Compulsory COVID-19 vaccination: What is wrong with Obaseki?

Obaseki

Obaseki says he has power to make COVID-19 vaccine compulsory

By Jethro Ibileke

It would be an understatement to say that the novel Coronavirus (COVID-19) pandemic, has stretched the entire countries of the world beyond limits. Beside the huge funds spent to control and manage the dreaded disease, much are still being spent to protect citizens from getting infected.

Countries are still groaning under huge economic and other burdens imposed on them by COVID-19.

Of course, most countries are no longer under lockdown as it was during those bad days, but, every country around the world is doing everything possible to control the spread of COVID-19. Several measures are being put in place to control its spread, including imposition of travel ban to and from countries considered high-risks. Vaccines are also being administered to willing citizens, amongst others. Well to do countries, under the coordination of the World Health Organization (WHO) and other generous philanthropists have donated millions of doses of the vaccines to many poorer countries, including Nigeria.

As at 31st of August, statistics around the world show that a total of 2.14 billion people have been fully vaccinated. Of those figures, China has fully vaccinated 889 million; India, 152 million; USA, 175 million, Brazil, 3.5 million and Nigeria, 1.44 million.

Donated vaccines were been shared among the 36 states of the country and the Federal Capital Territory (FCT). That accounts for the 1.44 million people fully vaccinated so far.

To be fair, Edo State has never lag behind in the fight against COVID-19. In fact, the State government under Governor Godwin Obaseki has been commended for its effort both during the era of lockdown and afterwards. In fact, Obaseki and his Deputy, Philip Shaibu were among state Governors and their deputies to take jabs of the vaccine. Beside the huge funds already committed to administering the vaccines, he has also done much to encourage citizens of the state to do the same. Regrettably, however, his rating appears to be dropping over recent actions and pronouncements. Let’s analyze them.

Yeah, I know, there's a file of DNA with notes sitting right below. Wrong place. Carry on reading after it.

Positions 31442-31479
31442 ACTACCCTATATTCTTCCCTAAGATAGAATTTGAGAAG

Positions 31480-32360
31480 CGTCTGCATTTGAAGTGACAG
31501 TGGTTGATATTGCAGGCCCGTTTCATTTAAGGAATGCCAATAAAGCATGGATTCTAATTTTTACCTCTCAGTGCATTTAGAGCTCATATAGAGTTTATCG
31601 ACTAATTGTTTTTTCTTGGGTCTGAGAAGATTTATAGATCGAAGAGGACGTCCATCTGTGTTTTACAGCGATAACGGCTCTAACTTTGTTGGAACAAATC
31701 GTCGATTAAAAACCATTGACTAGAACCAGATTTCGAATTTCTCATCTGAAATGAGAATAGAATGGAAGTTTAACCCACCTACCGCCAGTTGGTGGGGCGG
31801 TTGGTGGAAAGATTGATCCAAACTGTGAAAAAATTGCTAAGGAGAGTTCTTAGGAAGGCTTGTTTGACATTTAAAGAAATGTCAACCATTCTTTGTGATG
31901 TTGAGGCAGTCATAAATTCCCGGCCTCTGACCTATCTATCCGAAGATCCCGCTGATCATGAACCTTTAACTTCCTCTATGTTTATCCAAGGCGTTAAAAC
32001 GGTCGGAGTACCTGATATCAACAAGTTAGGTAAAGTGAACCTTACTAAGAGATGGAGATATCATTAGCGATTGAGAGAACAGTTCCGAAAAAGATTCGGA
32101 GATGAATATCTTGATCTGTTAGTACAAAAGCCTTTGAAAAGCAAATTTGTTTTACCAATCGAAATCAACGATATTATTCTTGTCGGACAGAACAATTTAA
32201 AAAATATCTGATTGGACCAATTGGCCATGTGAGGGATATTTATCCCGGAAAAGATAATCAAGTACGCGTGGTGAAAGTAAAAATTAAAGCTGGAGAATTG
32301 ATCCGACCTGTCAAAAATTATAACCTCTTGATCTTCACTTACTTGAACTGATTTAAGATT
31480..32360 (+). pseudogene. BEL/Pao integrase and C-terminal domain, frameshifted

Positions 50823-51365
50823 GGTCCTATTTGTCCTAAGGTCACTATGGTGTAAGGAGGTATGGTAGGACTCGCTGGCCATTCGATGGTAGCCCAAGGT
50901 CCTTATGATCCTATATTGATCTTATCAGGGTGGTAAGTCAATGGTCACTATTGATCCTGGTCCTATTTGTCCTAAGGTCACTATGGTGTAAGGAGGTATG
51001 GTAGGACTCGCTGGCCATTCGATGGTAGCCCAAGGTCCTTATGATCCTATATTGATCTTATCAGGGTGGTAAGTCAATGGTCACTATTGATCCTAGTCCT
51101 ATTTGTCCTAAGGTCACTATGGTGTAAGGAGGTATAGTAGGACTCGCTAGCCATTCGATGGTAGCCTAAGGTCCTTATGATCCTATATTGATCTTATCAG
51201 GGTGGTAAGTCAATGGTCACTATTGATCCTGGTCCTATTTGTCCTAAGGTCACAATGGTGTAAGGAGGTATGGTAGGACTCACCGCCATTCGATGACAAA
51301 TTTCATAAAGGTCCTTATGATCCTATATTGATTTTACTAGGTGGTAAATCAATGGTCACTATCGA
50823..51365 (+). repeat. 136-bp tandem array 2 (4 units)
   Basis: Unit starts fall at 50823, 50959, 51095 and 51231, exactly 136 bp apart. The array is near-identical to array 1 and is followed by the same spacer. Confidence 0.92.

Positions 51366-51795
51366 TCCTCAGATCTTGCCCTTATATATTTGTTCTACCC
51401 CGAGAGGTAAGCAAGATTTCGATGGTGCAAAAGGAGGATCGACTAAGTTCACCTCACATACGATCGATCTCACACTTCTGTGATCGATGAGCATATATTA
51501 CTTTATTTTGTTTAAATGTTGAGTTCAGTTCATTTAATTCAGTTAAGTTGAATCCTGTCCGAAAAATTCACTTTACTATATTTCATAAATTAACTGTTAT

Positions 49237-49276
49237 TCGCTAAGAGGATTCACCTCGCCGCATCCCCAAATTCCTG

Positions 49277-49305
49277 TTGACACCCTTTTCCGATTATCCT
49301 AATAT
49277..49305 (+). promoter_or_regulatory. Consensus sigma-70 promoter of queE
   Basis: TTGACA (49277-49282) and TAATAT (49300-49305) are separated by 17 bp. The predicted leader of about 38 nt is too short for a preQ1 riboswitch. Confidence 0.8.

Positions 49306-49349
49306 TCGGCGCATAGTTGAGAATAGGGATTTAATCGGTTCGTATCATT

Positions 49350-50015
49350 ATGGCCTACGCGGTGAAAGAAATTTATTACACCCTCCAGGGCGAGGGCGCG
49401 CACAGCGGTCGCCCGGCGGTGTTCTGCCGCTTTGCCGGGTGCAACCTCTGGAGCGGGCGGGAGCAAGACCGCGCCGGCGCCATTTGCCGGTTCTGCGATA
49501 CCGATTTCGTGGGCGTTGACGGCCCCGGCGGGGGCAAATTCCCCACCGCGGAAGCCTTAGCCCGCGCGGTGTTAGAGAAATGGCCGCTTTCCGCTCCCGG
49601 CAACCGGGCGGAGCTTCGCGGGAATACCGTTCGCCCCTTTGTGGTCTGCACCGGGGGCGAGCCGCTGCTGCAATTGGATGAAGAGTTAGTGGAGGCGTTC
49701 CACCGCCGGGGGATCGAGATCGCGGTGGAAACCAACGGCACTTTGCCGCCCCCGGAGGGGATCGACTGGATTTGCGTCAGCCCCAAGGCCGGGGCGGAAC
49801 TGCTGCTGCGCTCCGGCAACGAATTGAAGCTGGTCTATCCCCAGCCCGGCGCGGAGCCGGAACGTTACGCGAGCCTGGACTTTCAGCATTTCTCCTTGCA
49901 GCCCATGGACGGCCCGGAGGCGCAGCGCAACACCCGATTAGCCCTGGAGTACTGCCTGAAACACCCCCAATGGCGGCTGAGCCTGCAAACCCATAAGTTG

On Friday, August 21, 2021, the State Government took delivery of 76,712 doses of Coronavirus vaccines from the federal government. The the vaccines include 65,016 doses of Moderna and 11,696 doses of AstraZeneca.

The Health Educator of the State Primary Healthcare Development Agency (ESPHDA), Mrs. Irene Uabor, who received the consignment on behalf of the government, reassured the government’s commitment to contain the COVID-19 pandemic.

Four days after the delivery of the vaccines, on Monday, 24 August, the State Governor, Mr. Godwin Obaseki, promptly flagged-off the second round of vaccination campaign to enable more willing residents to take the vaccines to protect them from from the dreaded viral disease.

There is no gainsaying that Governor Obaseki, and, by extension, the state government and its agency against the spread of Coronavirus, committed huge financial resources to the fight against the dreaded disease, even with dwindling resources amidst the economic meltdown occasioned by the advent of the novel disease. I belive that most residents of the State appreciate them for working assiduously till now.

Governor Obaseki however steered the hornets’ nest on Monday, during the flag-off of the second round of vaccination campaign, when he announced imposition of restriction on mass gatherings, especially for citizens without evidence vaccination against COVID-19. According to the Governor, “only those with proof of one dose of vaccination will have access large gatherings.”

According to him, “Beginning from the second week of September 2021, large gatherings, as well as high traffic public and private places will only be accessed by persons who have proof of taking at least one dose of COVID-19 vaccination. People who have not yet been vaccinated at all will depend on remote access to these gatherings.

“From the second week of September, people may not be allowed to worship in churches and mosques without showing proof of their vaccination cards at the gates. Similarly, people will not be allowed to event centers, receptions or parties, without showing proof of their vaccination cards.”